Blend the Basics Peanut Butter and Cream Cheese together, while waiting for the pasta to be ready.

Shred the Basics Seafood Sticks and merge with the mixture. When the pasta is ready, tip some of the pasta water in to smooth it out, before

This was as awful as it looks. Do not cook for others. Do not cook even for yourself, unless absolutely necessary.

Friday, 11 January 2013

Cheese-crusted Crabstick

When I was back home for the holidays, I attended a friend's wedding. One of the items on the banquet menu was crab claws coated in a parmesan-crust. The contrast in flavours between the savoury parmesan and the sweet crab meat was also interesting, and certainly something I have not come across before. Fellow guests at the wedding were largely in praise of the parmesan-crusted crab claw, and it went down as one of the more memorable things during the wedding.

On the way back to the UK, thoughts of that particular dish kept returning, and on further contemplation I realised that we could possibly replicate it using Sainsbury's Basics ingredients, namely the seafood sticks and grated hard cheese. With this in mind, I decided to put in some extra effort for lunch to experiment and toy with the idea.

Prepare the cheese crust by mixing breadcrumbs with Sainsbury's Basics Grated Hard Cheese. Dip each Basics seafood stick in oil, before dipping into the breadcrumb mixture, ensuring even coating.

Bake or deep-fry the crabsticks and serve.

Lack of technique notwithstanding, this was pretty good. There was a nice contrast in texture, between the crispy cheese crust and the chewiness of the crabstick. The flavours were also similar to what I remembered from the wedding banquet. An extension to the idea would be cheese-flavoured crabstick tempura, which, together with the cheese-crusted crabstick, might serve as an interesting yet cheap form of finger food for parties.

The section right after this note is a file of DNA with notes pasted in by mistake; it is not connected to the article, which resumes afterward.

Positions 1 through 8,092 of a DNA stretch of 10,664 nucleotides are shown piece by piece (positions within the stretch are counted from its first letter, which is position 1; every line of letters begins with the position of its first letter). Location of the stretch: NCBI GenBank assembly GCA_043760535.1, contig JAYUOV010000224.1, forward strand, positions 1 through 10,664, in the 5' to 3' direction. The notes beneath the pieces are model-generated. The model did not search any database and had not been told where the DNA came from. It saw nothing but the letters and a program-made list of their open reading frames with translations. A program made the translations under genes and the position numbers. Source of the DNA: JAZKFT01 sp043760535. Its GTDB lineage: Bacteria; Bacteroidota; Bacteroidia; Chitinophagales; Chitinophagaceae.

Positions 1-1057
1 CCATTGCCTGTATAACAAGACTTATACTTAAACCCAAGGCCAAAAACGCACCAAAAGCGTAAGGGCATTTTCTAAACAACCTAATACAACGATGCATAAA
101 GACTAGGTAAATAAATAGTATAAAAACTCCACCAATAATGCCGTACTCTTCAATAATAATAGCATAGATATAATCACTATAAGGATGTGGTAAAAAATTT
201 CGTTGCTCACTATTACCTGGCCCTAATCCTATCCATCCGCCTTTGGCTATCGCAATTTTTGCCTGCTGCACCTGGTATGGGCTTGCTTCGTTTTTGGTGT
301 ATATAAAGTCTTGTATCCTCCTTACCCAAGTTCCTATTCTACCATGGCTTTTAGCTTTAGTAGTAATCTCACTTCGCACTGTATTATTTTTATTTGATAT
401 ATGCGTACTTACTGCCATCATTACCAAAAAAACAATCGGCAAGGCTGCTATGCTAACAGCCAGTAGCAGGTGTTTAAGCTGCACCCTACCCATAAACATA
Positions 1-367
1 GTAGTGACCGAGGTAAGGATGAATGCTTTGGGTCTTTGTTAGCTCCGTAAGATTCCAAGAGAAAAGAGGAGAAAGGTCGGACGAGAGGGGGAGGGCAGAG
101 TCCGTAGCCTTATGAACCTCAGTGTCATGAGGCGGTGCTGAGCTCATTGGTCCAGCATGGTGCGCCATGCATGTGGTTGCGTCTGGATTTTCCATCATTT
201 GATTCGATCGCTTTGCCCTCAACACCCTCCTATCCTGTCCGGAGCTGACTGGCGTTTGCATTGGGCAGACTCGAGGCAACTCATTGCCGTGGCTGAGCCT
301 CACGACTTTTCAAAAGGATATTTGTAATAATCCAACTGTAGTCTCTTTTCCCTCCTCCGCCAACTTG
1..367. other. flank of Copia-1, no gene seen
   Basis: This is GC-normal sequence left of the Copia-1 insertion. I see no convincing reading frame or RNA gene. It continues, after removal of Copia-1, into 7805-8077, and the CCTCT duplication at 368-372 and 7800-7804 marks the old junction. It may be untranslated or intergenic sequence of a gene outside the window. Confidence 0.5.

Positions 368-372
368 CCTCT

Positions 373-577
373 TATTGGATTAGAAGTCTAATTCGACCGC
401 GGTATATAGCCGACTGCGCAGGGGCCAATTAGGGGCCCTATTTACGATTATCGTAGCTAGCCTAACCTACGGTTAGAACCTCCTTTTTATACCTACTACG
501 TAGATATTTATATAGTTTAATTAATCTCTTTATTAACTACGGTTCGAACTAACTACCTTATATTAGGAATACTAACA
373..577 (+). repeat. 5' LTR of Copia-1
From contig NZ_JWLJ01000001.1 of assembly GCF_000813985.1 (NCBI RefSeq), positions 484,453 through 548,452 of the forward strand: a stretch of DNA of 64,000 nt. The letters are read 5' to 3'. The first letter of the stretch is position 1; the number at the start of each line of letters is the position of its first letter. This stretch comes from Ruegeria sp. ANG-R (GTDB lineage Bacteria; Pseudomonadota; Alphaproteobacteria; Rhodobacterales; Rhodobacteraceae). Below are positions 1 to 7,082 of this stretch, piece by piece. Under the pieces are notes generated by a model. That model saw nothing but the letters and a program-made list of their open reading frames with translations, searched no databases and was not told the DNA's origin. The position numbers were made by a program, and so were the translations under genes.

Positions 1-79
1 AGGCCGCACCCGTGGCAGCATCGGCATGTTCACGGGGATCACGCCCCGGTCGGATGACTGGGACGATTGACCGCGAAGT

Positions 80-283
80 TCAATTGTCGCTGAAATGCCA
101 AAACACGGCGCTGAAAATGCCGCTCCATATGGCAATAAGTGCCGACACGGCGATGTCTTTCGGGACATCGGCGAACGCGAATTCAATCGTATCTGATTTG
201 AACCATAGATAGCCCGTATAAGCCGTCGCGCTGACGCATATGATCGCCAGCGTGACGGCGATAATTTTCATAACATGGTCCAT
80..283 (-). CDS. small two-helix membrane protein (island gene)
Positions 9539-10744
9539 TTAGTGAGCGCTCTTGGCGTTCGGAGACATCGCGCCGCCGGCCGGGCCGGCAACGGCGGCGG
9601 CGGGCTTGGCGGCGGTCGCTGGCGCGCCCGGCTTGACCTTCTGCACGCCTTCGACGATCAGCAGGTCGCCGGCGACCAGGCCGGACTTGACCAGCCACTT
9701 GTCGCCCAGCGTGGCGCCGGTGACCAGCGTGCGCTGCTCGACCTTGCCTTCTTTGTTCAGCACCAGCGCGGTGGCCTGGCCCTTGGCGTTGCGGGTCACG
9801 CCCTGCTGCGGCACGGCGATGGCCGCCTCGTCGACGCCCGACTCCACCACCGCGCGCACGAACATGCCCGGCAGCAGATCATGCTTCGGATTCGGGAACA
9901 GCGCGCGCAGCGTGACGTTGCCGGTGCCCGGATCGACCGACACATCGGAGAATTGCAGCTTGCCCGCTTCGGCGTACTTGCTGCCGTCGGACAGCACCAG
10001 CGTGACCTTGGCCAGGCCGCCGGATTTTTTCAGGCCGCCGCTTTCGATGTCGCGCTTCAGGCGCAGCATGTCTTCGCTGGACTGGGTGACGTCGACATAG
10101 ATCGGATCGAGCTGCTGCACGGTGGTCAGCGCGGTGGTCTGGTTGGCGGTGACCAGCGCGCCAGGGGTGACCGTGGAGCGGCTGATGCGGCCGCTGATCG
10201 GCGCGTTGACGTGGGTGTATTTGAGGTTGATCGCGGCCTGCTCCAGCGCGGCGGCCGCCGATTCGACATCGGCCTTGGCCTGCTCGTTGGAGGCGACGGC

Wednesday, 2 January 2013

Crabstick Baguette

While on holiday back home, a friend related his college experiences to me. Outside his university, there was a sandwich shop which was very popular amongst students. One of the sandwiches that they offered was the crabstick baguette, which, as the friend related, was the epitome of cheap food, being a combination of cheap protein (ie, the crabstick), cheap mayonnaise and bread made from cheap flour. For the price the quantity was substantial, but one quickly got sick of the sandwich halfway through.

Intrigued by the idea of having crabsticks in a sandwich, I decided to try to do a take on the crabstick baguette offered by that sandwich shop. The British happened to like fish fingers in a sandwich, so why not crabsticks? I replaced the mayonnaise in the sandwich with cream cheese as the Sainsbury's Basics offering is known to be awful, and comes in a big tub that I would have trouble finishing. Other items I used include the Basics Young Leaf Salad, Basics Seafood Sticks and Basics Part-Baked Baguette.

All in all, the resulting sandwich was tolerable, although the sweetness of the crabstick combined with the savouriness of the cream cheese got some getting used to. This would be another useful idea to have, as thus far, I have only seen crabsticks being used in instant noodles and pasta.